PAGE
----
ColumnistsFinancial Health

7 Steps to Financial Fitness in the New Year

By Jim Terwilliger

Setting goals for the new year is a popular activity. Unfortunately, for most of us, our goals tend to be long forgotten by the end of the first quarter. Don’t let this happen when it comes to your personal financial well-being. Maintaining strong financial health is critical to enjoying a satisfying quality of life.  Financial health is not about wealth. It is about:

  • Articulating your financial needs and goals;
  • Understanding where you are today;
  • Developing and following a plan to achieve your goals;
  • Having and following an integrated investment strategy;
  • Protecting your plan with appropriate choices of savings, insurance and estate planning strategies

Seven of the most important steps include:

1 Living below your means. This can be just as difficult for wealthy folks as it is for the rest of us. The concept is simple. The “doing” is not so simple. Make saving a priority by paying yourself first. Make helping others a priority through charitable giving. Learn to live on the remainder. The primary benefits are financial freedom, financial flexibility to manage unexpected challenges and opportunities, and most important — peace of mind.

2 Preparing for retirement. Lifetime company pensions are becoming extinct. With the exception of Social Security benefits, a large portion of retirement income will come from accumulated savings through employer retirement accounts, investment accounts, and IRAs.

It is important to understand the level of accumulated wealth necessary to support a desired lifestyle for some 30 or more years of retirement. As we noted previously, a rough rule of thumb is that a retirement nest egg is likely to last a lifetime if no more than 4 percent is withdrawn the first year, allowing for future years’ withdrawals to index upward with inflation. A nest egg of $1 million would allow for a safe first-year withdrawal of $40,000.

The above depends on following a solid investment strategy that includes a broadly-diversified portfolio consisting of 50-70 percent stock-related securities, rebalanced regularly. Avoid trying to time the market. Stay disciplined. Not following these principles may result in running out of money in retirement or in reducing the distributions you can expect to extract from your nest egg.

3 Reviewing and updating your insurance. A primary purpose of insurance is to protect your plan in the event that an unexpected, financially-catastrophic event confronts you or your family. To do so, the level of coverage must be consistent with your needs and goals. Excepting permanent life insurance, we all hope that a claim never has to be made.
In addition to the standard life, auto, and homeowner’s insurance protection, disability, umbrella liability, and long-term care insurance protection are also important to consider.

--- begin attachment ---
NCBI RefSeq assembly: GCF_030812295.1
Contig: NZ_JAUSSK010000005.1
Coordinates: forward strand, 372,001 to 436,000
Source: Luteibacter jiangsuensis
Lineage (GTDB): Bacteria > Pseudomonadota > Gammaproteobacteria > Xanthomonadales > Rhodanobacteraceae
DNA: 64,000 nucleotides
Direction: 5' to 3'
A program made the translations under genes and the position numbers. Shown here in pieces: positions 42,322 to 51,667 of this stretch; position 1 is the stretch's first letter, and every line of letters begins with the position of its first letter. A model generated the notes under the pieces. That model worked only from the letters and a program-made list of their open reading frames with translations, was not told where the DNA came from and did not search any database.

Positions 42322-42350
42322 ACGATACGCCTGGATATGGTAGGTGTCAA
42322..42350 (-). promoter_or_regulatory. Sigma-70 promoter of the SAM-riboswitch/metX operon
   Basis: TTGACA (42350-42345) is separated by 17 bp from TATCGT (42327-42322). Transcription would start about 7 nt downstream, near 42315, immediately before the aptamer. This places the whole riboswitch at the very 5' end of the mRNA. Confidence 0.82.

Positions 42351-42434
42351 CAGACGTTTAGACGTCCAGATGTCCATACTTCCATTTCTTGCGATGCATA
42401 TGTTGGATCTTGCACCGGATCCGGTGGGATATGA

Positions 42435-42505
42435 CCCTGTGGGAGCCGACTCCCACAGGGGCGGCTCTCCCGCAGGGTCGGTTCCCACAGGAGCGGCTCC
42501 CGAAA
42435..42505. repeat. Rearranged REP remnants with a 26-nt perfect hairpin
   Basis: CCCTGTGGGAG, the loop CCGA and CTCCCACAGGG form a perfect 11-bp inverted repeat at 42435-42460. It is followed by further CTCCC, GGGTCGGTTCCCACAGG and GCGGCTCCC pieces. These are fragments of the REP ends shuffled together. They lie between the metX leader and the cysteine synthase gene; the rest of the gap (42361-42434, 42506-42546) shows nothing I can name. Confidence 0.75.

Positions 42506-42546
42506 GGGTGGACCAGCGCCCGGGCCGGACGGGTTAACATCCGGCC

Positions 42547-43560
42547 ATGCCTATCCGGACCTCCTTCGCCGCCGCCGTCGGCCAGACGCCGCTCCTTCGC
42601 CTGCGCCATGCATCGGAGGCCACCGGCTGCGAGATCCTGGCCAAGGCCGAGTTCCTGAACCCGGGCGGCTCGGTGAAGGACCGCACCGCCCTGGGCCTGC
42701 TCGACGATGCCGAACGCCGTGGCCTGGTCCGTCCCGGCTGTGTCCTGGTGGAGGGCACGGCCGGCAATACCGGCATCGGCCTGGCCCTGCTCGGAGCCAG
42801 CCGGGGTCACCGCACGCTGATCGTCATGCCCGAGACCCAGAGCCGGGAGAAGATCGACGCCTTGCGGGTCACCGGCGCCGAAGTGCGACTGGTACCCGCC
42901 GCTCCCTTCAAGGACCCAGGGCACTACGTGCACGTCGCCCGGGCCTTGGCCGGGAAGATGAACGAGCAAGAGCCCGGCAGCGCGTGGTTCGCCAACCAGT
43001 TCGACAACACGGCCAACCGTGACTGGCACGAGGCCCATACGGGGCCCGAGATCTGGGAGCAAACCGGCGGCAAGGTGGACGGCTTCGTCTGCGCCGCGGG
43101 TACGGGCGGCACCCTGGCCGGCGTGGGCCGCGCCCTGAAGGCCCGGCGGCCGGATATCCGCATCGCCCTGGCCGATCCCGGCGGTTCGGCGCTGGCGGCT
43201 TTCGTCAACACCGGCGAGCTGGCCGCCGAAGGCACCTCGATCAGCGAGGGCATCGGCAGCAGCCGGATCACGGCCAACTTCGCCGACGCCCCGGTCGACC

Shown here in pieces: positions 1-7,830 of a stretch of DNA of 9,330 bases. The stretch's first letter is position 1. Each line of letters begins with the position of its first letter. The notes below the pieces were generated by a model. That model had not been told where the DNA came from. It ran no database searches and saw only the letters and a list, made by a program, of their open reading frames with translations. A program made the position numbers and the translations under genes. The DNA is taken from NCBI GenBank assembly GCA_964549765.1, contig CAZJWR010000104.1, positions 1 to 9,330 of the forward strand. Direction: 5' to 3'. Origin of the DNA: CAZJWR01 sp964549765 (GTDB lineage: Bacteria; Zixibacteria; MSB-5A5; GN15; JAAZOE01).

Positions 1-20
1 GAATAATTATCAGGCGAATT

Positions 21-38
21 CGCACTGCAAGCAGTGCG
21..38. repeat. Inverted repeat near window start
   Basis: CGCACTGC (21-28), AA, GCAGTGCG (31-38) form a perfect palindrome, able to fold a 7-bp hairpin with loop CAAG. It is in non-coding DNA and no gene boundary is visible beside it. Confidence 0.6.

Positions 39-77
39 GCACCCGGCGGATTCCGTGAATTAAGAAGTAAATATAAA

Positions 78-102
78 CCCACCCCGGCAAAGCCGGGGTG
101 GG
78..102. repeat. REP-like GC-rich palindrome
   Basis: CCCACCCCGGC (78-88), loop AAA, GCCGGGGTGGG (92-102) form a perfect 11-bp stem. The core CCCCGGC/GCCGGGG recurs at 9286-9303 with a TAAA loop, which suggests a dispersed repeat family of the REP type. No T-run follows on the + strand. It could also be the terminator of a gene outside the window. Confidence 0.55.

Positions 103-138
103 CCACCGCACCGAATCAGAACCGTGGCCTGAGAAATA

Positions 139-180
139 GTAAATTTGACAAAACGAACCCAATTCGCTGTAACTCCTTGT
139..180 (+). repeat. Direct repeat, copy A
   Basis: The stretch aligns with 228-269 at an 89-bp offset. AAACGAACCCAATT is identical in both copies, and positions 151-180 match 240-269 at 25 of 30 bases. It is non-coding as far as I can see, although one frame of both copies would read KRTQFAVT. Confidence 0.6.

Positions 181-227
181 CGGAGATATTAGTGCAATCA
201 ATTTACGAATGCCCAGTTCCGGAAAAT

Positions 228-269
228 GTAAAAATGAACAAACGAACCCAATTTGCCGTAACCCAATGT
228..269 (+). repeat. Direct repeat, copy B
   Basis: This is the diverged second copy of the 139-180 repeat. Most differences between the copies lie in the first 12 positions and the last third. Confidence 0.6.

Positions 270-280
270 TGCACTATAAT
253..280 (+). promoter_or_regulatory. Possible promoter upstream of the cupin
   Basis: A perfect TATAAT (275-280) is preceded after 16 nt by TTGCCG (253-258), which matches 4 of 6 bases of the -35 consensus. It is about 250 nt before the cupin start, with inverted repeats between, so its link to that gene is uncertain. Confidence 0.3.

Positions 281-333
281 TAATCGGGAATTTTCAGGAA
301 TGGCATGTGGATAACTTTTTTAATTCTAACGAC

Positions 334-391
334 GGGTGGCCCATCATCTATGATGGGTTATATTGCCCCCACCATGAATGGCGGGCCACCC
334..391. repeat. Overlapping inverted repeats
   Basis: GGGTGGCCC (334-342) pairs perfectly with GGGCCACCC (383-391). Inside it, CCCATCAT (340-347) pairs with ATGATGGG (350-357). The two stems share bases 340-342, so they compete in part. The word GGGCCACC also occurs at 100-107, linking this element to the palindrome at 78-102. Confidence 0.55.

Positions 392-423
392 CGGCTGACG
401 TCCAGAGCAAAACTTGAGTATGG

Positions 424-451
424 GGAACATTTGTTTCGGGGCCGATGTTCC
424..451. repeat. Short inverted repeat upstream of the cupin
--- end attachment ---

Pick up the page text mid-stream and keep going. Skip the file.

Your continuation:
4 Reviewing and updating your estate plan. Many wills are out of date or, for some folks, do not even exist. Ongoing changes in estate tax laws and changing life conditions have made the need for regularly updating wills a priority. Again, the purpose for doing so is to protect your plan. A good plan will survive you, providing for your family and other important people or institutions in your life.

Associated activities include updating your healthcare proxy, living will, durable power of attorney, and life insurance and retirement plan beneficiaries. The latter need to be consistent with your will and with the estate plans of family members.

5 Attacking credit card debt. Wipe your credit-card slate clean. Add up how much you owe and create a plan for paying off your debt over time, starting with the card with the highest interest rate. Call your card issuers to try to negotiate a lower rate or work with a reputable consolidation organization, such as the Consumer Credit Counseling Service of Rochester, Inc. Going forward, resolve to make all purchases with cash, a debit card, or a credit card which you will pay in full monthly to ensure you spend only what you can afford.

6 Making tax planning a year-round activity. While some tax-saving activities can be executed at year-end, most require ongoing planning and implementation. Examples include minimizing taxation of Roth conversions by staying within a current marginal tax bracket; limiting long-term capital gains to 0 percent taxation territory; contributing to a tax-deferred retirement plan; utilizing NYS tax breaks from long-term care insurance premiums and 529 college savings plans; and balancing the timing of distributions from tax-deferred retirement plans vs. taxable investment accounts.

7 Start now. Financial wellness does not just happen. Take action now to make it happen. Better yet, partner with a trusted fee-only financial planner to help you to develop and manage your financial roadmap.

James Terwilliger, CFP, is senior vice president, financial planning officer at Wealth Strategies Group, Canandaigua National Bank & Trust Company. He can be reached at 585-419-0670, ext. 50630 or by email at